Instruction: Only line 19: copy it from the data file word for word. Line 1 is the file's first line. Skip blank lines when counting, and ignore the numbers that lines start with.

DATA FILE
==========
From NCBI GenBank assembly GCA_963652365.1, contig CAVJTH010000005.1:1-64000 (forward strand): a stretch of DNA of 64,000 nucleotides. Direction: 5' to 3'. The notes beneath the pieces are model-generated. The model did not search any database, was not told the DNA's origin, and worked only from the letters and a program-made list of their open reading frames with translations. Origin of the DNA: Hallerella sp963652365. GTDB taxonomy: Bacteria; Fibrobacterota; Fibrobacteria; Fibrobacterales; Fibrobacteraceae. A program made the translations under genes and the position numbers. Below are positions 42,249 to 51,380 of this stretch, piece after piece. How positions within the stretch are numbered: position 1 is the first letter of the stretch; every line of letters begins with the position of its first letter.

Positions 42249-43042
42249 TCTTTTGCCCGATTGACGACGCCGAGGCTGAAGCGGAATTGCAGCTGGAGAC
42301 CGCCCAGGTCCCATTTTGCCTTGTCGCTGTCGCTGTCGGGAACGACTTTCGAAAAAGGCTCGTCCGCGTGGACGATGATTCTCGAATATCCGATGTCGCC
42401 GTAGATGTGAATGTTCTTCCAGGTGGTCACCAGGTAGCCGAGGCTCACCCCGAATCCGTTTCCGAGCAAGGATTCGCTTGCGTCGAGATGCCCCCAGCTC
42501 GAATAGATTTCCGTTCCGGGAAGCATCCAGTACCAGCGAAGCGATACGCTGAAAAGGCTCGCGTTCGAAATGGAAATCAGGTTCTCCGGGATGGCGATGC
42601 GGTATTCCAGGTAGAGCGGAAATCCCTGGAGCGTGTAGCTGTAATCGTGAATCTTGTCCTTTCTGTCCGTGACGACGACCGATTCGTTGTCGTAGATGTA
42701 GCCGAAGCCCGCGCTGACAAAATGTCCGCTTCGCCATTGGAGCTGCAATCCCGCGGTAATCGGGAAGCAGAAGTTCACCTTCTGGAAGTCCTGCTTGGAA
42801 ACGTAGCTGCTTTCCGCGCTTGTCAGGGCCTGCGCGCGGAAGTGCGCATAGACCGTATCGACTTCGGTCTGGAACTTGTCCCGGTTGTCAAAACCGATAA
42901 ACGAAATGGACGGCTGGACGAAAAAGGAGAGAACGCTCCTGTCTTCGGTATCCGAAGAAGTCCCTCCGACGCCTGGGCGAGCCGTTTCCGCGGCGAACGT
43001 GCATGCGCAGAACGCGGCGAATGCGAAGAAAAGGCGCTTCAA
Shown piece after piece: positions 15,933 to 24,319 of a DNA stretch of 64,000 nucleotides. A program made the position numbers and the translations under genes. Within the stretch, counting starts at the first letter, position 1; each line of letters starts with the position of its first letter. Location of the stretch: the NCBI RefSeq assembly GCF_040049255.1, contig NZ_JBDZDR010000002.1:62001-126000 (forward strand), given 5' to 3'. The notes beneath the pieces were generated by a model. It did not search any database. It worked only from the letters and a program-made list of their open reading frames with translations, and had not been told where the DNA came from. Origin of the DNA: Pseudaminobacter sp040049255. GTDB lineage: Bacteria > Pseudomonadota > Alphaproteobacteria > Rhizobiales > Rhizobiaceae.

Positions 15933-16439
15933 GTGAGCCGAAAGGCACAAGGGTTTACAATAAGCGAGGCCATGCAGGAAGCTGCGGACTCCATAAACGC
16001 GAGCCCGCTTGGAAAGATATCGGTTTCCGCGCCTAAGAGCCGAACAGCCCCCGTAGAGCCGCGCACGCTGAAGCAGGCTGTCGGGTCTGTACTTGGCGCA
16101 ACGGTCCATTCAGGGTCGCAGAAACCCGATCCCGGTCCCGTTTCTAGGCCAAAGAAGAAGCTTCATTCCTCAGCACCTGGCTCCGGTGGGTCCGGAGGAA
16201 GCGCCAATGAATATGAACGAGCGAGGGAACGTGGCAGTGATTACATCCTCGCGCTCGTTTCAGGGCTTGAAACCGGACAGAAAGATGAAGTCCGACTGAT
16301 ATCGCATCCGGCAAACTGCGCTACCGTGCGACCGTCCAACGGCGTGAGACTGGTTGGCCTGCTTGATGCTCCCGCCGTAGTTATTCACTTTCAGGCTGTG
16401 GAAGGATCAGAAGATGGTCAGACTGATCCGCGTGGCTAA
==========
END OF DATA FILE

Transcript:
16401 GAAGGATCAGAAGATGGTCAGACTGATCCGCGTGGCTAA